Boobs or balls?

We're thinking there are some magazine covers that should always sport one of those opaque, dark sleeves over the top of them. The obvious ones being the 'Naughty Housewives' five-parter that little Jimmy and his friends might be trying to collect (if only they could reach the top shelf), but we can also think of a few celebrities that should be heard (in the news) but not seen.

But who decides what should be shown - that isn't pornographic or offensive - and what should be laid bare for the public to peruse? The answer it seems is companies who think that exposed women, rather than exposed men should remain covered up, Jezebel tells us.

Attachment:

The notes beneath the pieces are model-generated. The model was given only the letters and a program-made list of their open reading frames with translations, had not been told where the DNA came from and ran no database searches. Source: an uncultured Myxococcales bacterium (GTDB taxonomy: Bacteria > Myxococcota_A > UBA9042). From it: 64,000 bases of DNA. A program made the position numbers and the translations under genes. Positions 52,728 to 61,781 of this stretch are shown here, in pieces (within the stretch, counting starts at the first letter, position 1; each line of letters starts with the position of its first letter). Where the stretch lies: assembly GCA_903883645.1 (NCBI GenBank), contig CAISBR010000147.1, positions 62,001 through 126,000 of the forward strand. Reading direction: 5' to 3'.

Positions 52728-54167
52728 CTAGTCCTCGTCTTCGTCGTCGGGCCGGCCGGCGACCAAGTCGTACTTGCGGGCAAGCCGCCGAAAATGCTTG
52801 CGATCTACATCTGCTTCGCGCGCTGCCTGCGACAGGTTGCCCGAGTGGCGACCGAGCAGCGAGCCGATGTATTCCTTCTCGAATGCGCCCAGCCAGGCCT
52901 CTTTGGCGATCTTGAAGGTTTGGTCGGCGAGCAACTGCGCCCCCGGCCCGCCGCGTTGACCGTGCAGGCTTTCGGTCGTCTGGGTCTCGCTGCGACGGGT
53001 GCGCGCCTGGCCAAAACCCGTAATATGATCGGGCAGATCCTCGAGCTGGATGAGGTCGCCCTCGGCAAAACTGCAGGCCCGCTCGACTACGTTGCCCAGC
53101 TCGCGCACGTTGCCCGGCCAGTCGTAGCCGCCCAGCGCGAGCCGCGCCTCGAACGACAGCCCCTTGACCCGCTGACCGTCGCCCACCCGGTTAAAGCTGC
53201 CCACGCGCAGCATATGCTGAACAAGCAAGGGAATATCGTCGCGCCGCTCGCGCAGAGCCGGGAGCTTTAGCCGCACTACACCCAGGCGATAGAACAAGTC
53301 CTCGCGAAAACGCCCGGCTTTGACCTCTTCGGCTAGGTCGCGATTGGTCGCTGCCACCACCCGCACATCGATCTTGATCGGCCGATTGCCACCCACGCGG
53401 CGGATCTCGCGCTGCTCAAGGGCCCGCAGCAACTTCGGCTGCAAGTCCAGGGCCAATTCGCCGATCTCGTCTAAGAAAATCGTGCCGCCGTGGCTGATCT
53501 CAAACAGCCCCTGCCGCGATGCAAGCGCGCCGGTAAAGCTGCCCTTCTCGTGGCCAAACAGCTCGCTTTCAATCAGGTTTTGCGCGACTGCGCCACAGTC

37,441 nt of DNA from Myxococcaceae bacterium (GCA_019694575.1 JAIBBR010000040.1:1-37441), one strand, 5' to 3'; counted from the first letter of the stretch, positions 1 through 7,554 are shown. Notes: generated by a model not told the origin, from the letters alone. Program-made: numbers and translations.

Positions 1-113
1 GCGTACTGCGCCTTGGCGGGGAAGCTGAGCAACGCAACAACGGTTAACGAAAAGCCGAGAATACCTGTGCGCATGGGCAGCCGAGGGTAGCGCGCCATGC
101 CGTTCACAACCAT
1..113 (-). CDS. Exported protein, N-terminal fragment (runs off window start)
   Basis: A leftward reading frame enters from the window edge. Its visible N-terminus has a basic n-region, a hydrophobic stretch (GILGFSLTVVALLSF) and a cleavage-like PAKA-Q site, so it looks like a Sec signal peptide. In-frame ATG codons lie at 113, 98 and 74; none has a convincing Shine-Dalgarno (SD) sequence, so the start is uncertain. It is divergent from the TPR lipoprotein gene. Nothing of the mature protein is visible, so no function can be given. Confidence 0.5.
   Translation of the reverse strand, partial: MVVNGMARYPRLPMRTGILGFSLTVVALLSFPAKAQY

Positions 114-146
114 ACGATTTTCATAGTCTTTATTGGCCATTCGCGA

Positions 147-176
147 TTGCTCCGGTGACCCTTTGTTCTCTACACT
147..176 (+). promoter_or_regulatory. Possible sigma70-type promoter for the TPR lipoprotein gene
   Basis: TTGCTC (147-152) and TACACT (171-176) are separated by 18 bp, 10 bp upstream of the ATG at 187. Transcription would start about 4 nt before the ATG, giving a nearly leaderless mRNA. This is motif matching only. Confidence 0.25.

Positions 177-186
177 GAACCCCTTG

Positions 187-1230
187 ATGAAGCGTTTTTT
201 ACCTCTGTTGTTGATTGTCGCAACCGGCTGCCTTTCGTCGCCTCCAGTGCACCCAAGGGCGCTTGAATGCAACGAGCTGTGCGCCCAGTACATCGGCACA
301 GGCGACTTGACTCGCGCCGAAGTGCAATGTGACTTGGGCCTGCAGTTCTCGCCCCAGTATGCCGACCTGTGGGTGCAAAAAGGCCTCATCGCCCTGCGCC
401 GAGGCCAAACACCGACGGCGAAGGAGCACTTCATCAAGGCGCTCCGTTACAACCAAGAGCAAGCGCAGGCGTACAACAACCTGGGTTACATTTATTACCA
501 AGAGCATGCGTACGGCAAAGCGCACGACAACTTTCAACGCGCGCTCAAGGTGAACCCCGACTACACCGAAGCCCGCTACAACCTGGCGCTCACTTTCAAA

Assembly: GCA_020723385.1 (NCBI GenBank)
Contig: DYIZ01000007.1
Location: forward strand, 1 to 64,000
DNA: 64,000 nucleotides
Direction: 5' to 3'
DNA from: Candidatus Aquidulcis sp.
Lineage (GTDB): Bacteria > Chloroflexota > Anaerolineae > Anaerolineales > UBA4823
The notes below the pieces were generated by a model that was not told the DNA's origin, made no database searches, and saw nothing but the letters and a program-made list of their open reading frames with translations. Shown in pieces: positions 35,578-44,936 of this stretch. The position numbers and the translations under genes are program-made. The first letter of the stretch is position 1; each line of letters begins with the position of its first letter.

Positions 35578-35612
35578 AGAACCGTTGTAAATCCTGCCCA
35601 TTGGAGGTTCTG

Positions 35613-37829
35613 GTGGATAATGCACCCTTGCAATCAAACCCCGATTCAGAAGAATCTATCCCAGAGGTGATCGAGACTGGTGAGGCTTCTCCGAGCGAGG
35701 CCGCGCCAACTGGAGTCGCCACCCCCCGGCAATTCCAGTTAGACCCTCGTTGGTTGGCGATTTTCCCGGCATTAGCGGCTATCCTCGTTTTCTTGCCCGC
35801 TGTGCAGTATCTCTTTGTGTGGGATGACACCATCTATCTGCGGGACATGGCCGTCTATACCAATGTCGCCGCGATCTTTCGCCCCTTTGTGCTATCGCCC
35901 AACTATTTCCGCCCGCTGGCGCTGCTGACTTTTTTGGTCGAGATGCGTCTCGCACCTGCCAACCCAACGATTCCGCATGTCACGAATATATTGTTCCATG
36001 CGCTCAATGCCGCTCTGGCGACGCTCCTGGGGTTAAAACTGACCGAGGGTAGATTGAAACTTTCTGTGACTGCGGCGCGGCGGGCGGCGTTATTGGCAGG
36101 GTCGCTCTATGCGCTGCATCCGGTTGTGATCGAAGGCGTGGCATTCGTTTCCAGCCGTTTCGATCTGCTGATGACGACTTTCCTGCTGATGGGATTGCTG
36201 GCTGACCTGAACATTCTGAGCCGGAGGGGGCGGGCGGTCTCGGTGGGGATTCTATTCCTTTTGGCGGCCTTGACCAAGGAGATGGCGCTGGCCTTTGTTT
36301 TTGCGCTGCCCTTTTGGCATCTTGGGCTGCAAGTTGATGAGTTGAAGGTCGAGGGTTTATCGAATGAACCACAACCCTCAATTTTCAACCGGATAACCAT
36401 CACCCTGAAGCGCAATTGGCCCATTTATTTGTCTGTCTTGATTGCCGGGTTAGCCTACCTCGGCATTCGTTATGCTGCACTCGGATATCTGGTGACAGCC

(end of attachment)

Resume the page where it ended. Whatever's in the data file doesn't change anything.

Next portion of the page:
One recent cover of Dossier magazine, featuring androgynous model Andrej Pejic was wrapped in a dark plastic cover by management at Barnes and Nobel, the US bookstore chain, as they believed that customers would mistake Pejic's bare chest for that of a young girls.

'Dossier co-founder and creative director Skye Parrott [said] that the directive came as a shock. 'We knew that this cover presented a very strong, androgynous image,' said Parrott, 'and that could make some people uncomfortable. That's partly why we chose it. I guess it has made someone pretty uncomfortable.'

'Added Parrott, 'I've been talking to all my friends who work in magazines, and nobody I know has ever heard of anything like this happening. Especially with a guy. Guys are shirtless on magazine covers all the time.'

Better stick to colour-coding to avoid embarrassment: pink for girls, blue for boys etc.

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